This weekend is a local holiday which we call September Weekend. A lot of people will be on holiday this Friday and Monday in effect giving them a four day break. It marks the end of summer and the start of the journey into winter. As I came into the office this morning the outside temperature was 5 deg C so we are already well into that journey.
To pass the winter nights many people start projects and an increasingly common one is to create a biography or autobiography. In many ways this is similar to knowledge harvesting, especially knowledge harvesting from a very senior person. You want to know ‘why’ more than ‘how’. You want to know why the senior person introduced the new policy, took the company into a new market or why they took the company into a new product line. The ‘how’ it was achieved is normally knowledge that more junior staff have.
If you are thinking about creating a biography or autobiography (or knowledge harvesting from a senior person) you might want to consider the following points;
1 Create a storyboard of things you want to cover. The storyboard will ensure you stay on track and don’t get diverted into things that while they might be interesting, they aren’t the key things you want to understand.
2 Sense check the storyboard with intended audiences. Will it be interesting, will it be entertaining, will it tell them something they didn’t already know? If necessary adjust the storyboard to reflect the feedback.
3 Create a set of themes to explore. Once you have the storyboard constructed, create a checklist of themes you want to explore during the sessions.
4 Avoid closed questions. You want to find the specifics of why they did something but you want to avoid questions where they can answer ‘yes’ or ‘no’. Think about it like a party game; if they can possibly answer yes or no to your question they have to do so. Imagine being the reader of the output; a list of questions with yes or no answers - that would be boring in the extreme.
5 Audio record the session. Assuming you are interviewing someone, audio record it in addition to taking detailed notes. The reason for audio recording is that as you listen to their response to your question, your mind will drift, either thinking about the next question or asking yourself – ‘Did I understand that answer?’ With an audio recording you can always go back and listen and spot the things you might have missed in your notes.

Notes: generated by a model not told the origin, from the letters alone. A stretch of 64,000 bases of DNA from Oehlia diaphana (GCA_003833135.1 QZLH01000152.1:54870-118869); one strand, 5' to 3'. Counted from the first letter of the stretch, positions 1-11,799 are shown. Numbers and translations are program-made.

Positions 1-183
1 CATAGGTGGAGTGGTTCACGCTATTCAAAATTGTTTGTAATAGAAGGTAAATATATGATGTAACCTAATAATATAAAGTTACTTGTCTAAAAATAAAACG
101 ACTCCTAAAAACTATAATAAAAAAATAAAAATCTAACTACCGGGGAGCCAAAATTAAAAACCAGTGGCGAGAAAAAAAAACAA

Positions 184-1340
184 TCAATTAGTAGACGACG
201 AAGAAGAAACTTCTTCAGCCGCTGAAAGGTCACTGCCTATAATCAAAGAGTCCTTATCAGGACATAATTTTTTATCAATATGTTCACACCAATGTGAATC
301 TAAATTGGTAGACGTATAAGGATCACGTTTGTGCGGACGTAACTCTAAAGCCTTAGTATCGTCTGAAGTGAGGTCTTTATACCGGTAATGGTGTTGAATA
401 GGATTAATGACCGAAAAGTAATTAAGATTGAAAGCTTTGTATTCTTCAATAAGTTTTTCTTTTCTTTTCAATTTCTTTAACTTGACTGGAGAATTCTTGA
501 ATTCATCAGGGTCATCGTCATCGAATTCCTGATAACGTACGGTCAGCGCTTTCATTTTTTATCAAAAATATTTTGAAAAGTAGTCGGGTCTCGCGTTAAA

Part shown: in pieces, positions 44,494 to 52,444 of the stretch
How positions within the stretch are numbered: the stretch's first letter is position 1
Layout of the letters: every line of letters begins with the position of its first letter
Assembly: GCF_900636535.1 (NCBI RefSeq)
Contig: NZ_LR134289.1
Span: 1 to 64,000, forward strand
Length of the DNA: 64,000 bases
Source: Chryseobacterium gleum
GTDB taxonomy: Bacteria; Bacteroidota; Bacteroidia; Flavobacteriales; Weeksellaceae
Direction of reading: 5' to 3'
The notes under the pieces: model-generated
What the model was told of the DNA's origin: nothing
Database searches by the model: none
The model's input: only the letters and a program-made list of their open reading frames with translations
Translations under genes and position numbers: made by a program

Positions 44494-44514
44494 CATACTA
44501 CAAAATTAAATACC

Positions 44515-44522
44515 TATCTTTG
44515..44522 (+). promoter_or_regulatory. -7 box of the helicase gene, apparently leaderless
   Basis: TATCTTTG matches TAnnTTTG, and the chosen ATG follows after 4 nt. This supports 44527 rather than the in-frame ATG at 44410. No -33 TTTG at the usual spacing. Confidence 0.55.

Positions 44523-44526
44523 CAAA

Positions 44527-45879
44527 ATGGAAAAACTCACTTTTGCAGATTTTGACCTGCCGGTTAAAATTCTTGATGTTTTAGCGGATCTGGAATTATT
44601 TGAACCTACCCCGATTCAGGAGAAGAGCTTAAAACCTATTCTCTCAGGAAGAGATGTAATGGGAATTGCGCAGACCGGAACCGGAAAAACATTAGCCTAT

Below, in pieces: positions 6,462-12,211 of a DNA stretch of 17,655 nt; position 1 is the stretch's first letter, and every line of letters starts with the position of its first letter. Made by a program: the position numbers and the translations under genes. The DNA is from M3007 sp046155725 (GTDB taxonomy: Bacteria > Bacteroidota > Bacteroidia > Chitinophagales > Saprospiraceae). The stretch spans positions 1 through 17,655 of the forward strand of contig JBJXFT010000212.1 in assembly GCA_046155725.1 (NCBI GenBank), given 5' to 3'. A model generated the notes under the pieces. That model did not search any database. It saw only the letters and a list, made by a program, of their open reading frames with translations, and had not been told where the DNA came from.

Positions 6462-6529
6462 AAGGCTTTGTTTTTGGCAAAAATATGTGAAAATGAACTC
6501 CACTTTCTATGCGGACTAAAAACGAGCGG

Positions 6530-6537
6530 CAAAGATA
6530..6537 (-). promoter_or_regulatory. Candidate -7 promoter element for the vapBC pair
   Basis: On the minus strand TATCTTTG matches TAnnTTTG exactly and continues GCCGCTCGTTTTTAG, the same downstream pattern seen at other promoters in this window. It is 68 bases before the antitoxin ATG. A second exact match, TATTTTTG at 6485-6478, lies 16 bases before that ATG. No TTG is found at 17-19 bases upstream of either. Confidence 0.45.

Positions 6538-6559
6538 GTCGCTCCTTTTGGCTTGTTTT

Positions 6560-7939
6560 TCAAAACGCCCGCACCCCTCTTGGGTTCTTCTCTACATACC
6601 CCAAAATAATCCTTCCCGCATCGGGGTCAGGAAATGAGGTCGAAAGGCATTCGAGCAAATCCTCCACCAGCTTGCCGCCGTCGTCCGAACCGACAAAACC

6 Don’t under estimate the time to package and verify. It could take you four to six times as long to package the material as to do the interview. It will also take the person who you interviewed time to read (and edit) what you have produced. You need to build that review time into the expectations you set at the beginning of the project. The more senior the person the more difficult it will be to schedule this time. If you are doing it as a winter project, it shouldn’t be as much of a problem.
7 Package it for the reader not the interviewee. At the initial planning stages discuss with the interviewee and the readers how they would like the end result to be packaged and presented. It is relatively easy now to self publish small numbers of books and this is an excellent way of distributing a biography or autobiography to friends and family. Imagine organising a surprise event and then distributing the book to those in attendance; a memorable occasion. The downside of publishing the material in a book is that it probably prevents the use of multi media. If you decide to package the material onto DVD, you can include video clips, photos and additional documents.
8 A three minute video is a minute too long. If you decide to include video clips, make them short. One minute is probably the right length, two minutes if it is necessary to provide lots of context and three minutes is probably getting to be long.
So if you decide to create a biography or autobiography (or conduct a knowledge harvesting interview of a senior person), good luck. Enjoy the experience. There is a great sense of achievement when you present the packaged knowledge back to the person. More details can be found here.